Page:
A day trip less than 100 km from Strasbourg, exploring 2 iconic villages along the Alsace Wine Route (Route des Vins d’Alsace).

As we leave Strasbourg on a hazy autumn morning, the sun is barely peeking through the layer of low-hanging clouds. But in an instant the fog clears, as though someone has drawn back a heavy curtain.

After barely an hour’s drive, the rolling hills and golden vineyards of the Alsace Wine Route stretch out before us, leading us to Kaysersberg.

The P5 parking lot (about 1€ per hour) is located right outside the historical center of town.

Ambling through the streets of this picturesque little village with its colorful half-timbered houses is like walking into a different time. Kaysersberg was named “France’s favorite village of 2017” for a reason!

The local restaurants, confectioneries, cheesemongers, bakeries, tea rooms, delicatessens, artisan shops and workshops (glassware, pottery, textile) and Alsatian wine-tasting cellars all aim to show off the best of the region’s culture and gastronomy.

Don’t miss: the church (12th-15th century) and its wooden altarpiece, the fortified bridge from 1514 and the old houses along the river Weiss, the Badhus (Bath House) from 1600, and the Castle.

From the historic town center, by the Badhus, there is a path and a stairway leading up to the 13th-century castle. Our tip: once you reach the castle, continue up the stairs, then turn right. There, you’ll find an incredible view of the castle, with the vineyards, and the rooftops of Kaysersberg below. Once you’ve taken it all in, you can enjoy a walk through the vines back down to the village or go back the way you came.

After Kaysersberg, we continue our road trip along the Alsace Wine Route, the legendary asphalt strip winding through vineyards and villages, to Riquewihr.

Several parking lots (3-5€ for a few hours) are easy to find as you arrive in town. Just like in Kaysersberg, the historical town center of Riquewihr directly overlooks the vineyards.  Riquewihr is smaller, but just as charming and colorful.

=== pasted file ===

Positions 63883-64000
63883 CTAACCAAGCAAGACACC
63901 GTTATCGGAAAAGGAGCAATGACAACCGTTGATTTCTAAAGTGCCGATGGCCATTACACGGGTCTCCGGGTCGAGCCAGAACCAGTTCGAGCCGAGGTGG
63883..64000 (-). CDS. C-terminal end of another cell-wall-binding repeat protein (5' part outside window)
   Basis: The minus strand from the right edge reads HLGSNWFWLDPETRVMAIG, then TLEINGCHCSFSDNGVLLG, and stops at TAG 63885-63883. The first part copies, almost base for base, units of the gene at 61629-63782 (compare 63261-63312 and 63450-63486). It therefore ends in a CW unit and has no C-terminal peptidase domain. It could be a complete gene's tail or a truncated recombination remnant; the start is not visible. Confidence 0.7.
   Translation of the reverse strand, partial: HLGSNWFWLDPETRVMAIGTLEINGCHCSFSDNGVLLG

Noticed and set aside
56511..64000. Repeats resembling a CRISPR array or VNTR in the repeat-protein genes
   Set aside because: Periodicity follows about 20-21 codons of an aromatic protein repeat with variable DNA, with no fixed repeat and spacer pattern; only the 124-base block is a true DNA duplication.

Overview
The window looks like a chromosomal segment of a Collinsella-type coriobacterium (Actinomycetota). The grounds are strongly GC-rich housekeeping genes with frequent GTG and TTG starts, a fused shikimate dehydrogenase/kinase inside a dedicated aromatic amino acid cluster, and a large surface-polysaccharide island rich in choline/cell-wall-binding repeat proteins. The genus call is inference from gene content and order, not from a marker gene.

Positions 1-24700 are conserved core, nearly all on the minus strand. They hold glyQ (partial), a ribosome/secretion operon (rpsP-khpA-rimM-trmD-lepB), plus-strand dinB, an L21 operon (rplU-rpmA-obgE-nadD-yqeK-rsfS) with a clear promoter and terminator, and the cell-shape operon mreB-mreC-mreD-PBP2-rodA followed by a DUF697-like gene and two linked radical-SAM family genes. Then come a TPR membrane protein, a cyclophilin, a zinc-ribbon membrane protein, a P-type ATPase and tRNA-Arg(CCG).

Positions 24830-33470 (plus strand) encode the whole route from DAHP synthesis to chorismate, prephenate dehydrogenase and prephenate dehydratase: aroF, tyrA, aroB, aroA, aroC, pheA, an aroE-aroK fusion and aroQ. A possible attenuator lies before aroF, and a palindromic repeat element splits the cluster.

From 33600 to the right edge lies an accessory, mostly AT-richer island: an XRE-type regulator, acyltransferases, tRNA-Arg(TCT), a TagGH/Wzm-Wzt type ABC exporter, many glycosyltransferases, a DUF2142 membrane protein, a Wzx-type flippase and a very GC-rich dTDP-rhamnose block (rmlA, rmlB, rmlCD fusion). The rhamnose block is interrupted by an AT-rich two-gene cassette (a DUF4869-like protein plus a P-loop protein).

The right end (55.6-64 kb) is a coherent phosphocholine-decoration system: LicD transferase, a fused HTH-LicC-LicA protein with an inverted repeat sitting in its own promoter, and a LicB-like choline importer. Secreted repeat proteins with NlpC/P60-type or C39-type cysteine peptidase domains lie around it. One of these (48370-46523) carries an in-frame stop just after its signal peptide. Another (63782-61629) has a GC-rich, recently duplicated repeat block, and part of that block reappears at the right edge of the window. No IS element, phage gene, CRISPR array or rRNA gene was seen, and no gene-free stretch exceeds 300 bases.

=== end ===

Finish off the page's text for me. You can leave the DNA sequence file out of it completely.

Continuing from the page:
The archway under the town hall marks the entrance to the old town. As we slowly climb the hill up to the fortified city walls, the smell of nougat, local cookies (bredele) and coconut macaroons wafts out of tiny shops. Art lovers can have a look around one of the galleries, and wine enthusiasts can enjoy a tasting in one of the local cellars. On either side of the high street little side streets beckon, waiting to be explored. We’re left with the lovely feeling of walking around a postcard.

We take in the views and atmosphere of the Wine Route one last time before returning to Strasbourg, by driving through other well-known villages and famous vineyards, such as Hunawihr, Ribeauvillé, and Bergheim.

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Food Restaurant

An Alsatian restaurant in Strasbourg: Le Saint-Sépulcre

Alsatian adages written in chalk on the walls here and there brighten up the interior of this traditional Winstub, where a few modern touches have been sparingly added to the decor. We ordered one of the many tempting regional specialties on the menu. While we were waiting for our ham en croûte, we leafed through a few of the books about Alsace that are displayed above the benches. The ham was juicy, while the crust was just as it should be – crisp on the outside and soft on the inside. The regional classic truly lived up to our expectations.

Le Saint-Sépulcre
📍 15 Rue des Orfèvres, Strasbourg